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Storms affect the southern United States on mid-day elections

Storms affect the southern United States on the day of intermediate elections. Heavy storms buffeted US states on Tuesday, while millions of people came to vote.

From Louisiana to South Carolina, several electrical cables fell to the ground and trees were knocked down by storms, officials said. No one was seriously injured but some 11, 000 voters were left without electricity.

Another storm, in Tennessee, killed one person, wounded two and left thousands of people without electricity.

The National Weather Service warned of the possibility of strong winds, torrential downpours and even tornadoes in Baltimore, Washington, D.C. and the entire east-central coast of the United States.

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Bad weather could affect voter participation and the outcome of elections in some battlefield states of Republicans and Democrats, recent studies have found that Republican candidates tend to have a slight advantage when it rains.

Strong to severe storms are forecast to affect Philadelphia to Atlanta, warned the Storm Prediction Center. Harmful winds and some tornadoes are possible, as well as heavy local rainfall, according to the Canal del tiempo.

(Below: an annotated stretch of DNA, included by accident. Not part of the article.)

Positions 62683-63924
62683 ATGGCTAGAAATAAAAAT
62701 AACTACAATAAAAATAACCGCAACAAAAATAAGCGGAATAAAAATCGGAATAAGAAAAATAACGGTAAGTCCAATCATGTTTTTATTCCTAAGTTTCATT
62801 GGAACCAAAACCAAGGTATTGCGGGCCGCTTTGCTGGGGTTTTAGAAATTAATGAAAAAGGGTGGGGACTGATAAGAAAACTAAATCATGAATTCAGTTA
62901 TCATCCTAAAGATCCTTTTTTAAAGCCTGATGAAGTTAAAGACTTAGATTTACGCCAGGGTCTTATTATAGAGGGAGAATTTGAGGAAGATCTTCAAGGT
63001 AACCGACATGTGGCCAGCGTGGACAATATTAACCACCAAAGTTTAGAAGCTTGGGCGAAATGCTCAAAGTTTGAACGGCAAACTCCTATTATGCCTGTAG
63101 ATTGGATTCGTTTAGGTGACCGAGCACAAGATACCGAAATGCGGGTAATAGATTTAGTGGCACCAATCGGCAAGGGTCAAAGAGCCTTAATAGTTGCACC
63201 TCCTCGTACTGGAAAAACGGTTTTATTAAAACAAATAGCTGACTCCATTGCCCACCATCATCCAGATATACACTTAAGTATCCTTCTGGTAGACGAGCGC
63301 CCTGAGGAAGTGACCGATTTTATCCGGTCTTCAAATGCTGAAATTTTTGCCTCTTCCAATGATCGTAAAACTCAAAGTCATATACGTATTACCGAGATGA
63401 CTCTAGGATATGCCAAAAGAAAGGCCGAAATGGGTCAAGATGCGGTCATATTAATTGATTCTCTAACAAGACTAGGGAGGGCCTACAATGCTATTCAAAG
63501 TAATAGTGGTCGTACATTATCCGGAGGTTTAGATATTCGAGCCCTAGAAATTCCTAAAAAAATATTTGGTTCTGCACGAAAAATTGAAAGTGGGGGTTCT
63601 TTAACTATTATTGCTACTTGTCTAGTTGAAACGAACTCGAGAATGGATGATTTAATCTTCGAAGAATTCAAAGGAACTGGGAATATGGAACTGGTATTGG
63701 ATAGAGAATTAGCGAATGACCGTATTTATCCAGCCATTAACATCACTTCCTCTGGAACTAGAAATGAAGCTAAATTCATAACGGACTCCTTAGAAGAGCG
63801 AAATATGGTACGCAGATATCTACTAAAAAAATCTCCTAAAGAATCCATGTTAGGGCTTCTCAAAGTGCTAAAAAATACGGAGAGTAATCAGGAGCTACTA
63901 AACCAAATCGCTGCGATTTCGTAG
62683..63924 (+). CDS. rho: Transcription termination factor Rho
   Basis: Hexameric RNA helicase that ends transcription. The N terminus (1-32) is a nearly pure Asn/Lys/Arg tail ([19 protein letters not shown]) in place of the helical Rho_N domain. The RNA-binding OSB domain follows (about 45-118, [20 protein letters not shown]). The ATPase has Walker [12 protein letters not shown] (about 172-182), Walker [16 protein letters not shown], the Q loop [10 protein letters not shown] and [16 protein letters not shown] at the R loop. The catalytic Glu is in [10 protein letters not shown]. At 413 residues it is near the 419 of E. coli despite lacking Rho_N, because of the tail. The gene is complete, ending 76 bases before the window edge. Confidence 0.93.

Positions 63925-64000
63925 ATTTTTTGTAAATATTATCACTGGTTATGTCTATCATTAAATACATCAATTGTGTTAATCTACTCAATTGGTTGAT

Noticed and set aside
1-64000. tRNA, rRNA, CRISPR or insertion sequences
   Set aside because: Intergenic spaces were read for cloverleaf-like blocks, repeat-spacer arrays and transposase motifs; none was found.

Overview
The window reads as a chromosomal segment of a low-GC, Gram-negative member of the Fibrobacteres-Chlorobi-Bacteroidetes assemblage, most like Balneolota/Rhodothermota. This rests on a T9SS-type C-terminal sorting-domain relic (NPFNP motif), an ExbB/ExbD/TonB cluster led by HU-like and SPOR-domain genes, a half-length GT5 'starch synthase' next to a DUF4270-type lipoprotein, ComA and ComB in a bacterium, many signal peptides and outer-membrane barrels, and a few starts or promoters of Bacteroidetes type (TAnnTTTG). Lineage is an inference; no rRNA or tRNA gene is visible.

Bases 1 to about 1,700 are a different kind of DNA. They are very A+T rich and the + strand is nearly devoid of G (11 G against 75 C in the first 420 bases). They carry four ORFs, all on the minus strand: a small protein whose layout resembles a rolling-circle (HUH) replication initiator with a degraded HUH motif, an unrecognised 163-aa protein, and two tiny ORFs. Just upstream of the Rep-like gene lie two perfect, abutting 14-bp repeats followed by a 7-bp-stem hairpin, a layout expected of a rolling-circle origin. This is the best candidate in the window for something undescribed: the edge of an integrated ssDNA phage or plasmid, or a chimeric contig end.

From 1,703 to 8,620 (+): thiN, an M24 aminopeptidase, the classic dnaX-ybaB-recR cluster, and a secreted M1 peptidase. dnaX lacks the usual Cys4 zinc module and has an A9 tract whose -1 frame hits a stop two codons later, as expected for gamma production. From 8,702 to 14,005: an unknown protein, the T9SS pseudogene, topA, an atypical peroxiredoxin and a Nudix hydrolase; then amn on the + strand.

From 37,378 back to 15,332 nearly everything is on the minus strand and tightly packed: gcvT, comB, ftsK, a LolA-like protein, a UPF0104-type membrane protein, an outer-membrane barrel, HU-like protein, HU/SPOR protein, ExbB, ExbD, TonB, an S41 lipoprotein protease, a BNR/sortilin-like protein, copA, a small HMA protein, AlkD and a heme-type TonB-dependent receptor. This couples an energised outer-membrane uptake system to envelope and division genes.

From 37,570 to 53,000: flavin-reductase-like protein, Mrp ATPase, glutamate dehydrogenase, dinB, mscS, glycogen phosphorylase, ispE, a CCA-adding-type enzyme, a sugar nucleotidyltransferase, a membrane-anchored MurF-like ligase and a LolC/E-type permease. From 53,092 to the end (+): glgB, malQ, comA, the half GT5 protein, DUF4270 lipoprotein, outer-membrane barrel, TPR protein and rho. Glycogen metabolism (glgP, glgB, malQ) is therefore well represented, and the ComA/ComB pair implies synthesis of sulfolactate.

Storms affect the US on mid-day elections
Residents of Pennsylvania defy the rain to vote in the midterm elections (AP)

Residents of Pennsylvania defy the rain to vote in the midterm elections (AP)

In the north-central United States there may be some wet snow, or rain that turns into snow, from North Dakota to northern Minnesota and Upper Michigan.

In general, temperatures are predicted well below normal in the north-central United States.


Decals that are placed on voters (AP)

Decals that are placed on voters (AP)

Republicans can encourage the rainy weather On Election Day: a recent study revealed that at least 1% of adults of voting age in the United States are people who would have voted for a Democrat if the weather had been good, instead decided to cast their vote for a Republican in rainy election days.

"Our study suggests that weather conditions can affect people's decisions about not only voting, but also who they vote for," said the study co-author. Yusaku Horiuchi, professor of government in Dartmouth College.

"Contrary to the widely shared belief that weather conditions do not change voters' voting decisions," the study said, "our analysis suggests that a certain proportion of US voters are likely to change their party preference depending on the climate," ensures

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Apparently, on election day, rain increases pessimism and increases risk fears: "Those who feel optimistic can lean towards the riskiest candidate, while those who feel depressed and anxious lean towards the safest candidate "Said the study.

The study appeared in December 2017 in the magazine American Politics Research.

With information from AP and Baltimore Sun




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